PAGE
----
Synthesis: Sikhs in Shanghai

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Synthesis: Sikhs in Shanghai

Post by Rashmun on Tue Nov 07, 2017 12:49 pm

Since 1884, the Shanghai Municipal Police began recruiting Sikh men from British India to man the chaotic traffic intersections. Attired in khakis in summers and heavy, dark coats in winter, the Sikhs never failed to attract attention. Their imposing frame, bushy beards and red turbans added the picturesque element to the very international port city of Shanghai.

In addition to finding employment as policemen, Sikhs worked as watchmen, earning money on the side as moneylenders. Indian Sikhs were also recruited for the British police force in Tientsin (Tianjin), Amoy (Xiamen) and Hankow (Hankou, Wuhan).

In the stalls of the Dongtai Lu vendors, I had to sift through stacks of photo postcards to find ones with Sikh policemen. In the eyes of Chinese, the Sikh policeman represents the humiliating British imperialism and thus earned the very derogatory sobriquet of Hong-Tou-A-san – turbaned number three, referring to their lowly placement in the social hierarchy of that era.

Unfortunately, for the very smartly bedecked Sikh policeman in Shanghai and elsewhere in China, their narratives are extremely blurred. The Sikh policeman who was a symbolic prop for the pompous British Empire in several of their colonies has remained very much in the periphery of historical chronicles and records. The dilapidated gurudwara, more than a century old, is the only testimony to their presence here.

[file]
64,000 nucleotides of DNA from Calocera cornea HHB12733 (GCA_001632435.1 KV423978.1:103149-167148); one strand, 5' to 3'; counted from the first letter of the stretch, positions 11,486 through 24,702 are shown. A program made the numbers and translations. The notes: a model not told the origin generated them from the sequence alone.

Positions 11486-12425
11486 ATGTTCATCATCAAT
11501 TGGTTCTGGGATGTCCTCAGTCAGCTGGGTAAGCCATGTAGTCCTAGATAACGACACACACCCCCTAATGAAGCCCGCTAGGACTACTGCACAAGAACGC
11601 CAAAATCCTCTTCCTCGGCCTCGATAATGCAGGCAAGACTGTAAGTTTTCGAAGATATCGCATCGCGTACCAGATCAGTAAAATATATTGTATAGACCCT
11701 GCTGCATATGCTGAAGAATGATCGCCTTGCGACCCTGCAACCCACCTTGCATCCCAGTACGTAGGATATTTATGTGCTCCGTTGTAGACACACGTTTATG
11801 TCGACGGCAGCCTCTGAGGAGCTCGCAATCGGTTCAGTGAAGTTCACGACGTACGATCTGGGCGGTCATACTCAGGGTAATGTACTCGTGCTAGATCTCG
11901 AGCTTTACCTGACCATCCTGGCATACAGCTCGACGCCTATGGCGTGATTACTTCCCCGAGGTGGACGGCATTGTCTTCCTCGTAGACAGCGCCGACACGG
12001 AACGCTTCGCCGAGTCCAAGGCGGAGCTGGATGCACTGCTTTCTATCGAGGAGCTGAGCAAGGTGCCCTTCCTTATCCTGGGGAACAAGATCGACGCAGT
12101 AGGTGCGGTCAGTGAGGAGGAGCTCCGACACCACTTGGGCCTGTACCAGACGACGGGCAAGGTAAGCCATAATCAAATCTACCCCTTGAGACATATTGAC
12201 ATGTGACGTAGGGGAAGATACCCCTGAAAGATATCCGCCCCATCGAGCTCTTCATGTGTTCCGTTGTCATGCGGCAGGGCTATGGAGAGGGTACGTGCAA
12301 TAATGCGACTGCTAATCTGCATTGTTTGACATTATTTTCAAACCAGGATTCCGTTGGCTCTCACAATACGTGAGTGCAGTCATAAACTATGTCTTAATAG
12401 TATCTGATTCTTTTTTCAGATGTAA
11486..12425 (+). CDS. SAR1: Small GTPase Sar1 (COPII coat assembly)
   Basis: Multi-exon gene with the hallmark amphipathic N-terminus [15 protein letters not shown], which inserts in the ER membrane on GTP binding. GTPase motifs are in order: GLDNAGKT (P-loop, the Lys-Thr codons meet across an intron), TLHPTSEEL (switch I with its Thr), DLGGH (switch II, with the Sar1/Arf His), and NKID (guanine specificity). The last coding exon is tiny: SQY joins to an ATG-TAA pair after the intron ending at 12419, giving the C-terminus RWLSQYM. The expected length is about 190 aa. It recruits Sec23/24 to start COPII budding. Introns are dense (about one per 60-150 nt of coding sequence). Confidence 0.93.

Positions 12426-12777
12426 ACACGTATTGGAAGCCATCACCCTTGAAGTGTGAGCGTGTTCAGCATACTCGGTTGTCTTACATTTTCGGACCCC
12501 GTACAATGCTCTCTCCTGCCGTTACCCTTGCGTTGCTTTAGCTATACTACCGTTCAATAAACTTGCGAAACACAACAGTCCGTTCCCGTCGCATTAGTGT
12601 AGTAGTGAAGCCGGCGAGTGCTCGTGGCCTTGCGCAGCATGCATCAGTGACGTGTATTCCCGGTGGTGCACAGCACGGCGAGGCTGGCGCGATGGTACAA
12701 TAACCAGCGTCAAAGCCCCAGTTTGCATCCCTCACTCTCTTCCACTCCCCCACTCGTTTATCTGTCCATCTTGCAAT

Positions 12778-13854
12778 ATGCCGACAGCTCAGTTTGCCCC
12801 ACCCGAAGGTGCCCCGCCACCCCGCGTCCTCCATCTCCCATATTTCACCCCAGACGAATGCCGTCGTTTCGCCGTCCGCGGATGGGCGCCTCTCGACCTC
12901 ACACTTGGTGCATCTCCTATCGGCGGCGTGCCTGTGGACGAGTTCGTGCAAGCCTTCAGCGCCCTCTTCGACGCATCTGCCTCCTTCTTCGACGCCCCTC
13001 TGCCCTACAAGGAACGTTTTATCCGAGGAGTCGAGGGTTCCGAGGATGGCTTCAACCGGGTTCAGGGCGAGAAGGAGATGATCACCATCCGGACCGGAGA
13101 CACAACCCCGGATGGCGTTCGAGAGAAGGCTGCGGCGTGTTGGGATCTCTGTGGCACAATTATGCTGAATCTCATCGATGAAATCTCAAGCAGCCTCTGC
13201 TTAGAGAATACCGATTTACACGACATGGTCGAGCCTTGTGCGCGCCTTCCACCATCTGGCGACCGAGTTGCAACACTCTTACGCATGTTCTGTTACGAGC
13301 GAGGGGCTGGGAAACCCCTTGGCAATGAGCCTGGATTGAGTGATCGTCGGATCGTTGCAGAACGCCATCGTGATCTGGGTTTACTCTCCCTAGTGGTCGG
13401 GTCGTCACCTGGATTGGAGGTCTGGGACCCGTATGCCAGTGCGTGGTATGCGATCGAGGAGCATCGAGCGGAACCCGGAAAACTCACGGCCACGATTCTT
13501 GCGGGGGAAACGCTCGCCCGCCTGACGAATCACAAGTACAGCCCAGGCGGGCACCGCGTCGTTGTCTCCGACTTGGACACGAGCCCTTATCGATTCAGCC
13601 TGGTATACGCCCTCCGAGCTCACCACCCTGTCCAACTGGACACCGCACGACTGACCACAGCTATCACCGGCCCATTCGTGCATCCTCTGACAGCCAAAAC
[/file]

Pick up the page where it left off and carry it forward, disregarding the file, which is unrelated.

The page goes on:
Sikhs weren’t the only Indians in Old Shanghai. Parsi opium traders also made lucrative profits there. However, the stories of Dr Cavas Lalkaka, who was shot accidentally in 1909 in London by freedom fighter Madan Lal Dingra, and the journeys of photojournalist Sam Tata aren’t as well known as the exploits of Jamshetji Jejeebhoy, the Readymoneys and the Wadias, who used the profits of their opium trading in China to fund infrastructure in Mumbai. In fact, Shanghai once had a Parsi agiary. Shanghai was also home to Punjabi Muslims, Ismaili Merchants, Gurkhas and Sindhis, who were also frequently misclassified as Sikhs...

In early 1940s, the Shanghai scene was enlivened by the presence of Princess Sumaire of Patiala, a cousin of painter Amrita Sher-gill and scam artist to boot. A bigamist with a flair for losing money, she hopped around in various (and at times) dubious social circles flaunting her wealth and fashion sense. She was also labelled a nymphomaniac and lesbian by a British police official investigating her antecedents. A collaborationist under Japanese occupied Shanghai, she married a Japanese-American without divorcing her first husband in India.


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